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Re: Do we need to ask Him?

From: Krishna Kalale (
Date: Mon Dec 02 1996 - 18:32:44 PST

As a follow up of Mani's view,

I just want to add another UPANISHADIC need for acceptance from all our
acharyas that- prapatti has to have a predominant jnana element :

Upanisadic texts clearly state that "jnanat mokshaha" - Moksha can be
attained through jnana alone. Na anyaha pantha vidyate ayanaya - no other
method exists. "tam eva viditva atimrityumeti" - knowing him alone, one can
attain moksha.  

This requirement forces the need for prapatti to be of the nature of jnana.
The issue goes one step further, since the general acceptance is that
prapatti is "sakrit kartavya" act. ie. to be done once only.  This being the
case the karma aspect of prapatti becomes evident as a natural overflow of
the "surrender" jnana and more importantly, due to the need for such an act
to be completed by the help of an "ACHARYA".  

For this reason, Sri Vedanta Desika, does state in RTS, that prapatti is of
the nature of jnana, which should be done once via an acharya, employing
either uktinishta or acharyanishta, and is only a vyaja.

Otherwise, one can start assuming that, by reading the bhasya on "charama
sloka", one can obtain the knowledge of the sambandha jnana between God and
us and understand that there is no other means.  In this process, the need
for an Acharya, is mitigated, but for the fact that such an interpretation
came from such an Acharya.  I personally do not understand how one can club
the need for an acharya, with a "puritan" view that sambandha jnana of God
will suffice, for Moksha.  I am really trying to understand different view
points here, since I know very little regarding different views and
counterviews pertaining to prapatti.

This becomes a close parallel to the traditional, Visistadvaita-Advaita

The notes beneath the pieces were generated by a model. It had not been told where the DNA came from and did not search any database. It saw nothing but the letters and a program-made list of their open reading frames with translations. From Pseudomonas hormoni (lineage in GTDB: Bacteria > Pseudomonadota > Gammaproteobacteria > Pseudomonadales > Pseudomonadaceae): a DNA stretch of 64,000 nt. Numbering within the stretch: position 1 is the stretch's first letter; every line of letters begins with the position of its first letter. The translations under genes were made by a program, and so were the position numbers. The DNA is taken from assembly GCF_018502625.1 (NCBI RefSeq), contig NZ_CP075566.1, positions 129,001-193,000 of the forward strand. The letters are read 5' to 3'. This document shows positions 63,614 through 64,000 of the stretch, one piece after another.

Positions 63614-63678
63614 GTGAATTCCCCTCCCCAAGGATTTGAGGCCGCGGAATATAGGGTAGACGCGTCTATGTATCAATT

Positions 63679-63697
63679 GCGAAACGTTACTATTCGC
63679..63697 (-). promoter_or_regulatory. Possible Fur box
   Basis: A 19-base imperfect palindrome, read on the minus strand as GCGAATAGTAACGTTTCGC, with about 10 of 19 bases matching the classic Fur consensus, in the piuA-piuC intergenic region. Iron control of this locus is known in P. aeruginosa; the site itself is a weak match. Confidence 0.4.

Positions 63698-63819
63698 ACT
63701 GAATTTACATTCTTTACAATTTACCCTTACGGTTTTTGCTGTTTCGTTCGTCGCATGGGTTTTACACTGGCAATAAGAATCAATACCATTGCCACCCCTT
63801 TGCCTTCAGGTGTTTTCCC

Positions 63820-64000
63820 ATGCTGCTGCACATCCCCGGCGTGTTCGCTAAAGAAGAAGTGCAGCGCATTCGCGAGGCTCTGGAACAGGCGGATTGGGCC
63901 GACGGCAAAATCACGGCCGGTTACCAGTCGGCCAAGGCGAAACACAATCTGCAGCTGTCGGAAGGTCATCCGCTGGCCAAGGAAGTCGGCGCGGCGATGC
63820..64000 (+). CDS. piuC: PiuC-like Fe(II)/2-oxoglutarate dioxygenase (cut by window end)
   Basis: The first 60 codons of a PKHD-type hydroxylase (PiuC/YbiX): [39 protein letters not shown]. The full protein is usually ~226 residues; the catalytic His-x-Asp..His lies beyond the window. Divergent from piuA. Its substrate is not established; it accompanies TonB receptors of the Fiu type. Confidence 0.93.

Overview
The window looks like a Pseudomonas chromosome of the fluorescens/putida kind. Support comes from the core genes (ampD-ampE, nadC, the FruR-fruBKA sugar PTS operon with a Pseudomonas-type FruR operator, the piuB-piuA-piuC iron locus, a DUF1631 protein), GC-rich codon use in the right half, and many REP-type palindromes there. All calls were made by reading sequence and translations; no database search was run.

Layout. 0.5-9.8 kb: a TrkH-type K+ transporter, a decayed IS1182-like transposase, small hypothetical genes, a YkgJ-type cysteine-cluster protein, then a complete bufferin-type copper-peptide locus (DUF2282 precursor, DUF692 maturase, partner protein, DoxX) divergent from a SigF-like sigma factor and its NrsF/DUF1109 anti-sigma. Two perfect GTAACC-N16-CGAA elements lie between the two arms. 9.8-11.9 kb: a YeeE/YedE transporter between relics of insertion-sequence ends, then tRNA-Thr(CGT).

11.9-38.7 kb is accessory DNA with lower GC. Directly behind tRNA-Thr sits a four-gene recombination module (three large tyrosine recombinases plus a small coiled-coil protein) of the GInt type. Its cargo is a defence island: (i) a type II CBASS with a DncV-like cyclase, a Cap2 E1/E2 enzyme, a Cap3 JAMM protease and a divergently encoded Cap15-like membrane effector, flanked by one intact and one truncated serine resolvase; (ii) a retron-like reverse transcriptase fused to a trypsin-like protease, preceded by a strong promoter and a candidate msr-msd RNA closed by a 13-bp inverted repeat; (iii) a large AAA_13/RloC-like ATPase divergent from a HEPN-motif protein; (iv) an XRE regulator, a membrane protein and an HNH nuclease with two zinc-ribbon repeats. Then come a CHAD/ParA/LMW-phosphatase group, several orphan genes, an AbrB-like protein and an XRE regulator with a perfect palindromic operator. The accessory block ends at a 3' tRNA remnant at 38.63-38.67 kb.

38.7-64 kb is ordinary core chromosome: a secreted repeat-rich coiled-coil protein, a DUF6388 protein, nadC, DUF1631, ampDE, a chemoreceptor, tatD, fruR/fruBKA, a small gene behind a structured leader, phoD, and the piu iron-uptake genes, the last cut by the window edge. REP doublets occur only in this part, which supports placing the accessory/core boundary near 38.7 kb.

controversy of - need for upasanatmaka knowledge of brahman, instead of just
"vakyartha jnana" ie. or the understanding of words "tatvamasi" alone. I
dont fully understand this controversy either, since advaitic view is so
diverse in this matter. Note, that upasanatmaka knowledge needs karma as an
anga while, vakyartha jnana does not need it.


At 12:12 PM 12/2/96 -0800, you wrote:
>Dileepan wrote:
>> No doubt His grace is the prime cause for salvation, but not begging for it
>> (mOksham) seems a little, I am sorry to say, haughty to me. 
>I tend to agree. And I think Mohan may have unknowingly
>implied something about the position of ManavaaLa MaamunigaL
>which is not the case.  Whether or not one considers prapatti
>an act in the Vedic sense, prapatti is considered by all
>acharyas as an act in the colloquial sense.
>I was recently listening to a discourse on the dvaya mantram
>by Kanchi Sri P.B. Annangarachariar Swami, who, as many of you
>know, was a dedicated follower of MaamunigaL (as well as a
>student and rasika of Swami Desikan's works).  He elaborates
>on the meaning of the word ``prapadye'' (I surrender) in the
>first sentence of the dvaya mantram.  This is quite clearly
>a ``taking refuge'' with the assumption that the Lord will
>save the individual.  Sri PBA Swami goes on to say that one
>should do this whenever possible with mind, word, and body --
>prostrate before the Lord, say the mantram, and believe in
>the mantram.  Each of these is a good thing and should be done.
>However, the principal element in the surrender is the
>mAnasika, i.e., mental element.  I don't think Swami Desikan
>would disagree with this at all, as mahA-viSvAsa (extreme faith)
>is the most important element of his exposition of self-surrender.
>The distinction lies in whether even this mental surrender
>is technically an act.  I do not want to engage in a debate
>over this issue, as it is pointless for us at our level to
>talk about something so purely technical.  Suffice it to say
>that saraNAgati is something that should be done as one's
>acharya guides us.  The Lord will take care of the rest.
Krishna Kalale
619-658-5612 (phone)
619-658-2115 (fax)